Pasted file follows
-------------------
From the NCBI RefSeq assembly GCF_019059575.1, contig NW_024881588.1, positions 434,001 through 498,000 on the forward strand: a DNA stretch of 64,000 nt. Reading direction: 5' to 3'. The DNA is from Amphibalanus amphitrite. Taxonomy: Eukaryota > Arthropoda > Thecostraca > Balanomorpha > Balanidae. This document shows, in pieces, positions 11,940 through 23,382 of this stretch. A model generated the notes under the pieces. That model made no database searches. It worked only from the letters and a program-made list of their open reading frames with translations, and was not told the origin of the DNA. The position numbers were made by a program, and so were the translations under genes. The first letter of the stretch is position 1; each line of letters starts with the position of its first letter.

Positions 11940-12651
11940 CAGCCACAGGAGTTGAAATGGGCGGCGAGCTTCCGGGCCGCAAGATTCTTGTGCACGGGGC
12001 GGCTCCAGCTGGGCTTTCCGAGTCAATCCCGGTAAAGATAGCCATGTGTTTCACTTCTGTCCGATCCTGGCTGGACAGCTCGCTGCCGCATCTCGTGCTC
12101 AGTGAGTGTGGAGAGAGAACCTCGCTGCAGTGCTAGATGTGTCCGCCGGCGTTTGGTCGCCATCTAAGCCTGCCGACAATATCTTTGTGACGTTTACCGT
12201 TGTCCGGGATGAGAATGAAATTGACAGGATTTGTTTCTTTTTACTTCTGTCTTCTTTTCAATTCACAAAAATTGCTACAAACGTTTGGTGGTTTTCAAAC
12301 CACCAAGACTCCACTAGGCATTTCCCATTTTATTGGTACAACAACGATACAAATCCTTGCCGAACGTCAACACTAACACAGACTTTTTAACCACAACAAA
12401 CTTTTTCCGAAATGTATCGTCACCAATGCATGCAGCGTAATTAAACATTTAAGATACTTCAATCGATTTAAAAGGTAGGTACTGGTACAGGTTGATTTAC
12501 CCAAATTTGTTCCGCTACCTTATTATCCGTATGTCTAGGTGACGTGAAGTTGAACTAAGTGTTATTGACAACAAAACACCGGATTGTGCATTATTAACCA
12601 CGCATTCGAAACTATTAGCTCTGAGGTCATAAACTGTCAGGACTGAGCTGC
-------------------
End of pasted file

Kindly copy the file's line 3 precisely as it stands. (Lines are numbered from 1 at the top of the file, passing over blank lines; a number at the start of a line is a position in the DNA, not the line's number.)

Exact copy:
11940 CAGCCACAGGAGTTGAAATGGGCGGCGAGCTTCCGGGCCGCAAGATTCTTGTGCACGGGGC